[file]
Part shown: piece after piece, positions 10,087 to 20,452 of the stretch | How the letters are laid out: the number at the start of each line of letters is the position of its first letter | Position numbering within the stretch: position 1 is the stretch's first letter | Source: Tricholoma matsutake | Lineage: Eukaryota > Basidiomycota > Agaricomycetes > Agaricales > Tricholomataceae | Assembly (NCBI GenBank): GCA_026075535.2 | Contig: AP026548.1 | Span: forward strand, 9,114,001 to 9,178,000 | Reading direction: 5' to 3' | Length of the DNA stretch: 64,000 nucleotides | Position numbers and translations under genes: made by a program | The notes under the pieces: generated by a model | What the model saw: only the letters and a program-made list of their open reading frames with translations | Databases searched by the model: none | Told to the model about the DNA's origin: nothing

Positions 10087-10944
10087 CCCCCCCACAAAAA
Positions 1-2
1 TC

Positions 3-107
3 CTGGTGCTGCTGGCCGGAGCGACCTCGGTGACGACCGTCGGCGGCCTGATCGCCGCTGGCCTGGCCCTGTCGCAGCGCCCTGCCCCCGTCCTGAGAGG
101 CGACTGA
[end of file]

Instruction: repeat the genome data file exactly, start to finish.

Part shown: piece after piece, positions 10,087 to 20,452 of the stretch | How the letters are laid out: the number at the start of each line of letters is the position of its first letter | Position numbering within the stretch: position 1 is the stretch's first letter | Source: Tricholoma matsutake | Lineage: Eukaryota > Basidiomycota > Agaricomycetes > Agaricales > Tricholomataceae | Assembly (NCBI GenBank): GCA_026075535.2 | Contig: AP026548.1 | Span: forward strand, 9,114,001 to 9,178,000 | Reading direction: 5' to 3' | Length of the DNA stretch: 64,000 nucleotides | Position numbers and translations under genes: made by a program | The notes under the pieces: generated by a model | What the model saw: only the letters and a program-made list of their open reading frames with translations | Databases searched by the model: none | Told to the model about the DNA's origin: nothing

Positions 10087-10944
10087 CCCCCCCACAAAAA
Positions 1-2
1 TC

Positions 3-107
3 CTGGTGCTGCTGGCCGGAGCGACCTCGGTGACGACCGTCGGCGGCCTGATCGCCGCTGGCCTGGCCCTGTCGCAGCGCCCTGCCCCCGTCCTGAGAGG
101 CGACTGA